In a previous blog about eco-friendly funeral directors, "T" posts a question I suspect a number of funeral directors have been asking themselves as they look to cater to the growing green burial market: "Is it possible to offer both traditional embalming techniques for our traditional customers alongside green techniques for our 'green' customers?"
As far as I'm concerned, the answer to that is yes.
Since the publication of Grave Matters, I've welcomed funeral directors into the natural burial movement and encouraged them to add green goods and services to their General Price Lists. The arrangement, I've argued, benefits not just families and the environment, but funeral directors themselves.
Refrigerating remains, for one, reduces morticians' exposure to the toxic formaldehyde they'd otherwise be exposed to in the embalming room. Offering a wide array of handsome and affordable caskets made from cardboard, pine, willow and other readily biodegradable materials attracts the increasing number of families who say they are interested in a natural return to the elements (as is true of 43% of all Americans, according to once survey). Green is good for their bottom lines.
That said, I recognize that we're at the beginning of the green burial revolution. Converts are increasing in number but, at this point, perhaps not in large enough sizes to wholly support a funeral home that's green only. As a pure business matter, offering both green and modern funeral/burial services makes good financial sense. And that's just what many funeral homes have done.
What happens then? Well, I'm reminded of the comment that New Jersey funeral director Bob Prout made when talking about families' reactions to seeing the seagrass/willow/bamboo coffins sitting out in his casket display room. The families buy the metal caskets their loved ones requested but tell Bob they want the eco caskets for themselves, when their time comes.
After walking out of Ramsey Creek Preserve for the first time in the summer of 2003, I was convinced most people would ask to be laid to rest in that lush, living pine forest if they could only see it. I think the same can be said for most green burial strategies. If families come into T's funeral home to make arrangements for the typical, modern funeral but then see a willow casket or cloth shroud or learn that T will help them hold a funeral in their own home -- and at a lower cost -- I know what choice most of them will make.
Note on the photo above, which was taken by Penny Rhodes during the Pennsylvania Renewable Energy and Sustainable Living Festival, in Kempton last week. This is the table where Penny, Greta Brown and Jenny Bingham set out information on home funerals and talked to countless people who stopped by. Penny, Greta and Jenny are home funeral practitioners who service families in southeastern Pennsylvania. Web: www.naturalundertaking.org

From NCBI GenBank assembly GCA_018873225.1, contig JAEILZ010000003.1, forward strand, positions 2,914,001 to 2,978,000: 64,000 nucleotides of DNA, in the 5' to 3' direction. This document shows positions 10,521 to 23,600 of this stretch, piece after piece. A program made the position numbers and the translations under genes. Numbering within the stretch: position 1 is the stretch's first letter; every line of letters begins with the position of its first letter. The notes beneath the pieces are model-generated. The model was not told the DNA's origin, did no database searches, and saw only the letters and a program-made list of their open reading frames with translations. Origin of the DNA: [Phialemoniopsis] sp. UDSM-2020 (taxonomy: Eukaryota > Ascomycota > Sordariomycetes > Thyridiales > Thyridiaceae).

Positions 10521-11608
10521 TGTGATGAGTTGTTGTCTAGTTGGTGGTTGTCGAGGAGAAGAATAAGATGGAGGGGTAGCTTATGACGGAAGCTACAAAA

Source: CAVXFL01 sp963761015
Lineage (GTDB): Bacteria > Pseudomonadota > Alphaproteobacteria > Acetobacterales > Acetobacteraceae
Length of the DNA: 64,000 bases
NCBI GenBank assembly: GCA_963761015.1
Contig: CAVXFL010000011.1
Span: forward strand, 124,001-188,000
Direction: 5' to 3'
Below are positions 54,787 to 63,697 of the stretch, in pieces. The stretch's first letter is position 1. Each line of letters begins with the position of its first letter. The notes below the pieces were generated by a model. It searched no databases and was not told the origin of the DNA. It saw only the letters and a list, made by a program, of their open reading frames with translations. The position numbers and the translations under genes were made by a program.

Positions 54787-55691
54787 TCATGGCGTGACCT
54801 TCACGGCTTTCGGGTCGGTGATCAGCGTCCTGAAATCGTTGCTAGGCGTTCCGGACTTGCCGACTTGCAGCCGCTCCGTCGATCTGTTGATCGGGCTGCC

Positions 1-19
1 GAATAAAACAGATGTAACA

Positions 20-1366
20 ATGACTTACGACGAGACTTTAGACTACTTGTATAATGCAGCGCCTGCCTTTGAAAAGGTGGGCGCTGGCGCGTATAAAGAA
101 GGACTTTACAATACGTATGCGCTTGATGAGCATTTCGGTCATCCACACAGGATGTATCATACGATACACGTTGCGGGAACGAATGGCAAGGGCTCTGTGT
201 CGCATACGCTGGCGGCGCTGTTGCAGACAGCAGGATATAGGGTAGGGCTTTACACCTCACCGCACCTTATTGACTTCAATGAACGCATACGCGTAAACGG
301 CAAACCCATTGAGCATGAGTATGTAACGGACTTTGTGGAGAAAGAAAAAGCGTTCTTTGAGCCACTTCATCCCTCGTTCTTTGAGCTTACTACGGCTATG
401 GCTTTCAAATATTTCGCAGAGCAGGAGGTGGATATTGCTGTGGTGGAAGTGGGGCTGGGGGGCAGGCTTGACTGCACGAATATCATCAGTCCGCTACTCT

Mark Harris Author, Grave Matters (www.gravematters.us)
It's tempting to measure the growing interest in the green burial movement solely by the rise of new natural cemeteries around the country.
That number is impressive, for sure. When I first visited it back in 2003, Ramsey Creek was the only woodland cemetery in this country. Today, some dozen have joined its ranks, with at least another score in various stages of development.
One of them in Milton, Georgia, a rural hamlet north of Atlanta, gained an operating permit from the town planning commission just this week.
For my money, though, a truer indication of green burial's growth might come not from these new burial grounds but from the old ones. I can't trot out hard numbers, but I count at least a dozen traditional cemeteries that have recently begun allowing for green -- that is, vautless -- burial within their existing grounds. (These are in addition to the countless garden-variety cemeteries across the land that have never required a burial vault.)
Among them are California's Sebastopol Memorial Lawn, and Eternal Rest Memories Park in Dunedin, Florida. There are others in Temple, Texas, and Hillsboro, Oregon. Still more in South Dakota, Wisconsin, and Washington State.
Green burial is literally gaining ground there, and for good reason. As many readers have told me, establishing a green cemetery from scratch can mean very tough sledding. For starters, would-be green cemeterians must locate and purchase land, research state/county/municipal cemetery regulations, and move on to gain permits from government entities. Expensive bonds are sometimes required. A cemetery board must form and run a burial business.
Existing cemeteries have it much easier: they can simply decide to offer green burial and bypass all the hassles of starting from ground zero. After all, no law requires them to demand that families use burial vaults (though cemeteries often do, because vaults keep the ground from caving into graves when their wood coffins collapse). Traditional cemeteries can at a moment's notice decide to allow vaultless burial anywhere on their property or, with more work, create a separate, leafy section reserved for the kind of green burial more in keeping (in appearance anyway) with true natural burial grounds.
Recognizing those benefits, a number of eco burial enthusiasts are asking their hometown cemeteries to adopt policies that permit a natural return to the elements. Some cemeteries are responding. As more families request green burial services -- and as a more Ramsey Creeks crop up on the funereal landscape -- I suspect many, many more will follow suit.
Note: I took the photograph above of Pine Ridge Cemetery in Hancock, New Hampshire, a historic cemetery in the southwestern part of the state.
Mark Harris, author Grave Matters (www.gravematters.us)